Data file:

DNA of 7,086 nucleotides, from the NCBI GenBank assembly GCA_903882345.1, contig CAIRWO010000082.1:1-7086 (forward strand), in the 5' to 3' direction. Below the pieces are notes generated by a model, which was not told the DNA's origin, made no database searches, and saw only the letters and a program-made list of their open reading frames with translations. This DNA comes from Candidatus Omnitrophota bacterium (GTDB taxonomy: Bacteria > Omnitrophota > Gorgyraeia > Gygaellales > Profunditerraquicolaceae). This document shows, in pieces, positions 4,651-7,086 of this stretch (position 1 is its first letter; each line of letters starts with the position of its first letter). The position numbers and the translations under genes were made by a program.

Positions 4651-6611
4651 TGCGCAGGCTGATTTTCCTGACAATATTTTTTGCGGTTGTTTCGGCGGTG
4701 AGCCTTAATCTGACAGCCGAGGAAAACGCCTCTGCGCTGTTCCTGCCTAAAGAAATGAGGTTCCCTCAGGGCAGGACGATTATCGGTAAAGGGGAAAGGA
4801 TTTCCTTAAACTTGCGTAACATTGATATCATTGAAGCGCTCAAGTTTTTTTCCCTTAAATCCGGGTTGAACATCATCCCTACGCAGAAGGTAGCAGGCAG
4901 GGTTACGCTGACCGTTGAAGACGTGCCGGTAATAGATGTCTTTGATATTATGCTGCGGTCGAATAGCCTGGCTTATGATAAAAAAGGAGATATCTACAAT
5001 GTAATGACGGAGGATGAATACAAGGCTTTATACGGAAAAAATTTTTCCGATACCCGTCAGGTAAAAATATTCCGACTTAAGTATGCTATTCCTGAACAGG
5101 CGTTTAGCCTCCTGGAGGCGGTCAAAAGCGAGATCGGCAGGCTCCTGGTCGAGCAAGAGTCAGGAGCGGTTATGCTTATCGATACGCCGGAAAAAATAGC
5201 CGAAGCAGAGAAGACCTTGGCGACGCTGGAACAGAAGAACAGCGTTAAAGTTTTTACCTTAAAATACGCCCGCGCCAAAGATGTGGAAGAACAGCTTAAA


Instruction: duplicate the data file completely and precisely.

DNA of 7,086 nucleotides, from the NCBI GenBank assembly GCA_903882345.1, contig CAIRWO010000082.1:1-7086 (forward strand), in the 5' to 3' direction. Below the pieces are notes generated by a model, which was not told the DNA's origin, made no database searches, and saw only the letters and a program-made list of their open reading frames with translations. This DNA comes from Candidatus Omnitrophota bacterium (GTDB taxonomy: Bacteria > Omnitrophota > Gorgyraeia > Gygaellales > Profunditerraquicolaceae). This document shows, in pieces, positions 4,651-7,086 of this stretch (position 1 is its first letter; each line of letters starts with the position of its first letter). The position numbers and the translations under genes were made by a program.

Positions 4651-6611
4651 TGCGCAGGCTGATTTTCCTGACAATATTTTTTGCGGTTGTTTCGGCGGTG
4701 AGCCTTAATCTGACAGCCGAGGAAAACGCCTCTGCGCTGTTCCTGCCTAAAGAAATGAGGTTCCCTCAGGGCAGGACGATTATCGGTAAAGGGGAAAGGA
4801 TTTCCTTAAACTTGCGTAACATTGATATCATTGAAGCGCTCAAGTTTTTTTCCCTTAAATCCGGGTTGAACATCATCCCTACGCAGAAGGTAGCAGGCAG
4901 GGTTACGCTGACCGTTGAAGACGTGCCGGTAATAGATGTCTTTGATATTATGCTGCGGTCGAATAGCCTGGCTTATGATAAAAAAGGAGATATCTACAAT
5001 GTAATGACGGAGGATGAATACAAGGCTTTATACGGAAAAAATTTTTCCGATACCCGTCAGGTAAAAATATTCCGACTTAAGTATGCTATTCCTGAACAGG
5101 CGTTTAGCCTCCTGGAGGCGGTCAAAAGCGAGATCGGCAGGCTCCTGGTCGAGCAAGAGTCAGGAGCGGTTATGCTTATCGATACGCCGGAAAAAATAGC
5201 CGAAGCAGAGAAGACCTTGGCGACGCTGGAACAGAAGAACAGCGTTAAAGTTTTTACCTTAAAATACGCCCGCGCCAAAGATGTGGAAGAACAGCTTAAA